The Cove of Cork, Queenstown, Cobh, by what ever name it was Ireland’s pressure valve, the port from which large parts of Australia, Canada and the United States were populated, and not a few to Argentina and Chile. Thousands of Irish were transported to Georgia and then Australia involuntarily a part of the penal system, more escaped starvation during the famine. After that it was to escape to find religious freedom or economic opportunity. Finally, from the late 40s to the very early 60s it was the port for American tourists, particularly Irish Americans, to end their tour of “the old home place.”
My own memories of Cobh (pronounced Cove, a reversion to its old name, but spelled in Irish not English) go back to 1961 when my grandfather and I, after a summer in Ireland, took the train to Cobh to sail for America on the SS America. We came several days early. Grandpa was tired and wanted a few days to rest after visiting Dublin with me (his first time there too.)
While he rested, I walked the streets and squares named after Irish heroes, Parnell, Pearse, and Rahilly stopping at all the shipping offices to beg postcards of ships. The best hauls were from Cunard and Holland America but United States Lines, Olympic and P&O contributed to my collections. I loved the model of the SS America in the United States Lines offices. I fell in love with the ship before I ever set foot on her. Mr. Sean O’Brian, the US Lines manager in Cobh had been alerted by Mr. Martin, my neighbor in New Jersey that we would be leaving from Cobh. When I met him on my post card collection mission, he invited my grandfather and me to the Rotary Lunch (my first Rotary meeting). The speaker didn’t show up so my grandfather, a very good storyteller, filled in. Afterward a Mr. Vance approached me. One of my grandmother’s maiden names was Vance and when I was introduced as Richard Vance McClear he wanted to meet me. He offered his car and driver to grandpa and me the day before we sailed. We saw the lakes of Killarney and both of us kissed the Blarney Stone although looking at the pictures we don’t look too sure of the process. But I probably owe my career in radio to that act. (The legend is that an attorney, Cormac MacCarthy, on his way to a trial, was told by a goddess to kiss the first stone he saw on his way to court. He did what he was told, pled his case with great eloquence, won, kept the stone, and set it into a castle he was building.) When we got back to Cobh Mr. O’Brian upgraded us to a room with private facilities.
Cobh was one of the ports I was most interested in visiting on our world cruise, the one that ended for me in the intensive care unit in a hospital on the island of Mauritius in the Indian Ocean. It was one of the ones I was saddest to miss out on. So, after we put the kids and grandkids on the plane in Dublin, Suzi and I set out to the far south of Ireland to visit Cobh. We drove in our rented Opal, listening to the Irish Language Service of RTE on the car radio, because it played traditional Irish music. Suzi drove because the small Opal was so cramped that I could not hit just the brake or clutch pedal with my extra wide feet. They were too close together. As the song goes “Your feet’s to big.”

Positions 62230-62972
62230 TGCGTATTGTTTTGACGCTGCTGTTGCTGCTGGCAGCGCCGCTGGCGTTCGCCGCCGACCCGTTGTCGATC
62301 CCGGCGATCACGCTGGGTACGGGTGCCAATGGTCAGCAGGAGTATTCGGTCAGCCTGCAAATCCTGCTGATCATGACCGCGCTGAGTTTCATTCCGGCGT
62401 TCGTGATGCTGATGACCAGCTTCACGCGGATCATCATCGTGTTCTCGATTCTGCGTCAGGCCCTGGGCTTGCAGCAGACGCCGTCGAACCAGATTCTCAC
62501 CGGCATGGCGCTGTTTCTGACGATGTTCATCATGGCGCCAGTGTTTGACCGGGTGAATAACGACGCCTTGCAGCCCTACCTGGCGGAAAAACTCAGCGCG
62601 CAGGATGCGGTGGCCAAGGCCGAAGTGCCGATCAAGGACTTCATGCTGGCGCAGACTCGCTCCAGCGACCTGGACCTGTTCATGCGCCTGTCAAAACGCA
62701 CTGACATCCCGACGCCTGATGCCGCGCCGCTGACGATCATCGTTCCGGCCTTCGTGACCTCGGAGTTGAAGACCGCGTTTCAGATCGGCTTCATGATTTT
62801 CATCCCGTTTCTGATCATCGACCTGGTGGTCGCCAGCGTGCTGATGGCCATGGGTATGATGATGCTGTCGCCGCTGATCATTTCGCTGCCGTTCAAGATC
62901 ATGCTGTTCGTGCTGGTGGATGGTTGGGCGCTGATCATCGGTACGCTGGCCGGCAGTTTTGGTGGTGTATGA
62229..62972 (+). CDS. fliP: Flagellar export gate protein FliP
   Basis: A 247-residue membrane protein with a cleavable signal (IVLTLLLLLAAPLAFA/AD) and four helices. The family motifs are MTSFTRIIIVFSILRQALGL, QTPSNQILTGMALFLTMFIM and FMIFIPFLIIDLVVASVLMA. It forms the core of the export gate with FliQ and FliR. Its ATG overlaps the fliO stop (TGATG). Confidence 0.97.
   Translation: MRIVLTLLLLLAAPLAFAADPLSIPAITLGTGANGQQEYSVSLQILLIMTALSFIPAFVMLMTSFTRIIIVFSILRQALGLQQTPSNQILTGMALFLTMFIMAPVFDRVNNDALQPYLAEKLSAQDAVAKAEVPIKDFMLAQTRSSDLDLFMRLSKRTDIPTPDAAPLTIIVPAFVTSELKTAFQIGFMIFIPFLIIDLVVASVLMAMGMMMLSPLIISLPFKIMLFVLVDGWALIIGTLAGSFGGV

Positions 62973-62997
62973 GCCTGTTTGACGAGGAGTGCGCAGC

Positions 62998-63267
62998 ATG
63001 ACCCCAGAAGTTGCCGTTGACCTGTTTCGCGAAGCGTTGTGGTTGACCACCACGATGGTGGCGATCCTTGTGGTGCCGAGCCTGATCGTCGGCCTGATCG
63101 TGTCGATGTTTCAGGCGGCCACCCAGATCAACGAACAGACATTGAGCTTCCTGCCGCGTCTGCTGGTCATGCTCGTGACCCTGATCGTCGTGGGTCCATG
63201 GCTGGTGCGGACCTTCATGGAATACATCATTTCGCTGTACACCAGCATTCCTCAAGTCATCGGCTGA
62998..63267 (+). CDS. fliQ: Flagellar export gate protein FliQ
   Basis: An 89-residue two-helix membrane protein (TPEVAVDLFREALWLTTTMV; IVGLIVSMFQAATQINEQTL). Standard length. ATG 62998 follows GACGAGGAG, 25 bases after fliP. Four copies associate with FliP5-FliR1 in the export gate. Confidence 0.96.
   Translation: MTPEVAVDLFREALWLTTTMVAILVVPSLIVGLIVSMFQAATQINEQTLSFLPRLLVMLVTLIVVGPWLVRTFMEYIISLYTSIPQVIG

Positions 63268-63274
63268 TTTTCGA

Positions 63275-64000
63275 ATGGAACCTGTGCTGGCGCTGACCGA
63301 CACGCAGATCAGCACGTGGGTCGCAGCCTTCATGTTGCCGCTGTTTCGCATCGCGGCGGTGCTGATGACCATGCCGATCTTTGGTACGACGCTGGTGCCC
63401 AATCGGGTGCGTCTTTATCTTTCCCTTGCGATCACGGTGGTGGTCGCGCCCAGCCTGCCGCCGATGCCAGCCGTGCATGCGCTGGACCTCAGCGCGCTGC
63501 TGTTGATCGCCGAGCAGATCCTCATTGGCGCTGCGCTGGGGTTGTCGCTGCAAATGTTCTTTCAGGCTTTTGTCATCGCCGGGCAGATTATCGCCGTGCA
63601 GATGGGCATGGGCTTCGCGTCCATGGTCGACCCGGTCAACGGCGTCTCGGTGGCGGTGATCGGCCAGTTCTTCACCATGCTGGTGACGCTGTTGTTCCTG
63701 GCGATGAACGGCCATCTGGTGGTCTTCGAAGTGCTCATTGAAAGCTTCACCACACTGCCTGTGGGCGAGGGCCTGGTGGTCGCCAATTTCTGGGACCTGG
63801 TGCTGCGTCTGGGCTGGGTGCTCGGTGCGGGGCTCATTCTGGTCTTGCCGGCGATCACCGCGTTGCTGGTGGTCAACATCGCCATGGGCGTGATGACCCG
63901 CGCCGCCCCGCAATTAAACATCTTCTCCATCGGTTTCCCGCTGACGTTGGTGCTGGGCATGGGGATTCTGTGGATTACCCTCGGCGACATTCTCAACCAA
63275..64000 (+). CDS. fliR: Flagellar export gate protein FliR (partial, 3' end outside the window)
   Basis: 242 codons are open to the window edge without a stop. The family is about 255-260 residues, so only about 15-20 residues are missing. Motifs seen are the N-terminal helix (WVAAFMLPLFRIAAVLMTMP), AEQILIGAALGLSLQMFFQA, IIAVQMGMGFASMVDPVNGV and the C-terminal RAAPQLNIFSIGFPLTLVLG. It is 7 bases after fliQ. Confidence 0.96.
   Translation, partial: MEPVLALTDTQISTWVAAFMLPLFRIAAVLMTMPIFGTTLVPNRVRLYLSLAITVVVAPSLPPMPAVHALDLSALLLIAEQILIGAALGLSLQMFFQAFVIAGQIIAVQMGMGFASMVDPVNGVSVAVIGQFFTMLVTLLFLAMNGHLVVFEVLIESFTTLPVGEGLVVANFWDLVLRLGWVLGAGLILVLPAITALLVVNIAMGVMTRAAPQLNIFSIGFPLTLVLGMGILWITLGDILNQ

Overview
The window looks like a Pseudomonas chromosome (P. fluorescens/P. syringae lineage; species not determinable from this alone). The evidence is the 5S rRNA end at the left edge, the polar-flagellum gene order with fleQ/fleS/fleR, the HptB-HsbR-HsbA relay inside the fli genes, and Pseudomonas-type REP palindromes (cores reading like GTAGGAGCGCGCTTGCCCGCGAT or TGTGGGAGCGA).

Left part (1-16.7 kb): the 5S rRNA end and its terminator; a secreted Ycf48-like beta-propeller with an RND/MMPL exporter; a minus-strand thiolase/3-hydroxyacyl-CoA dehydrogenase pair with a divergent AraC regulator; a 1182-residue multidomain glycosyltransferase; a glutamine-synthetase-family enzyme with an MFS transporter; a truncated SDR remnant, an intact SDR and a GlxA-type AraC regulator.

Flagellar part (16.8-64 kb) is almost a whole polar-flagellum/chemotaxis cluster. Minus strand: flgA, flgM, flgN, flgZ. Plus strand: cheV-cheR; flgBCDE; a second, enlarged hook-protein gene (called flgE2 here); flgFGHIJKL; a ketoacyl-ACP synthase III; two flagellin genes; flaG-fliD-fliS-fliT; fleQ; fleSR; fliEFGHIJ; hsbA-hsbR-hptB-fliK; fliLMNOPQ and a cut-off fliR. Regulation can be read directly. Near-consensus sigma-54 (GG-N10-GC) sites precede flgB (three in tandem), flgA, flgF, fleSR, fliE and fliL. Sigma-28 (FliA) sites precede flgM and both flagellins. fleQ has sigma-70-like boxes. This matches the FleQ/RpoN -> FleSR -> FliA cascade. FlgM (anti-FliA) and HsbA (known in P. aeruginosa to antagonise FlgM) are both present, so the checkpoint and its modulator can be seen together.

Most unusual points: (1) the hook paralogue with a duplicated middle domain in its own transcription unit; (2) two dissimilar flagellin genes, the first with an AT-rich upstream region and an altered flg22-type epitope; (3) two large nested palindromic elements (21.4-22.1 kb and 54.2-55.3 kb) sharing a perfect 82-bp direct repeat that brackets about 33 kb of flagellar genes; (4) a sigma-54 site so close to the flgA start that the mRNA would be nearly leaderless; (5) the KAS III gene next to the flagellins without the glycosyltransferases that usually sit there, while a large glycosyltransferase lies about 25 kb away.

In Cobh there are no longer ocean liners taking immigrants to America but there was a large Princess cruise ship at the deepwater dock. That was another innovation. When my grandfather and I sailed for America, we tendered out to the SS America.
Suzi and I enjoyed walking the streets looking for the rooming house where grandpa and I stayed, not as nice as the B&B where we stayed this time, with breakfast on a terrace overlooking the town. It is advertised as a Holistic Center. I don’t know what that means but they had a vegan “Full Irish Breakfast.” Fortunately, they also had the real thing, loaded with fat and cholesterol.
The rooms were named after different liners. Ours was the Mauretania Room, the ship that sailed on SS America’s port side during our whole crossing in 1961. We left Cobh together and arrived in New York together.
We looked for the statue of Annie Moore, the first immigrant to set foot on Ellis Island when it opened, enjoyed several good meals on terraces overlooking either the harbor or Parnell Square, just the two of us. And we visited two museums. The city museum is in the old Scottish Presbyterian Church.
It is mostly dedicated to two things, the football jerseys of star players who came from Cobh and Lusitania, a Cunarder that was sunk by a German Submarine not far from the port. Survivors were brought here as well as the remains of many of those who didn’t survive. The town has two memorials to Lusitania. (And one to Titanic, Queenstown was her last port of call.)
For us the highlight was the Cobh Heritage Center, and its exhibit “The Queenstown Story” set in the old railway station that welcomed immigrants (and my grandfather and me) who came on the train from Dublin. It was excellent and described, not the first-class accommodations on the ships, but steerage.
One exhibit even included vomit (plastic I assume) depicting the misery of steerage in a storm. The museum was multimedia but had enough artifacts to satisfy a “real” museum buff. The artifact that excited me the most was in the room interpreting the end of the ocean liner era. It was a model of the SS America. THE model of the SS America that was in the window of the United States Line office in 1961, the one that fascinated me so much as a 14-year-old. It had a plaque reading “On loan from the collection of Mr. Sean O’Brian.”
And here are some more pictures of Cobh in this gallery.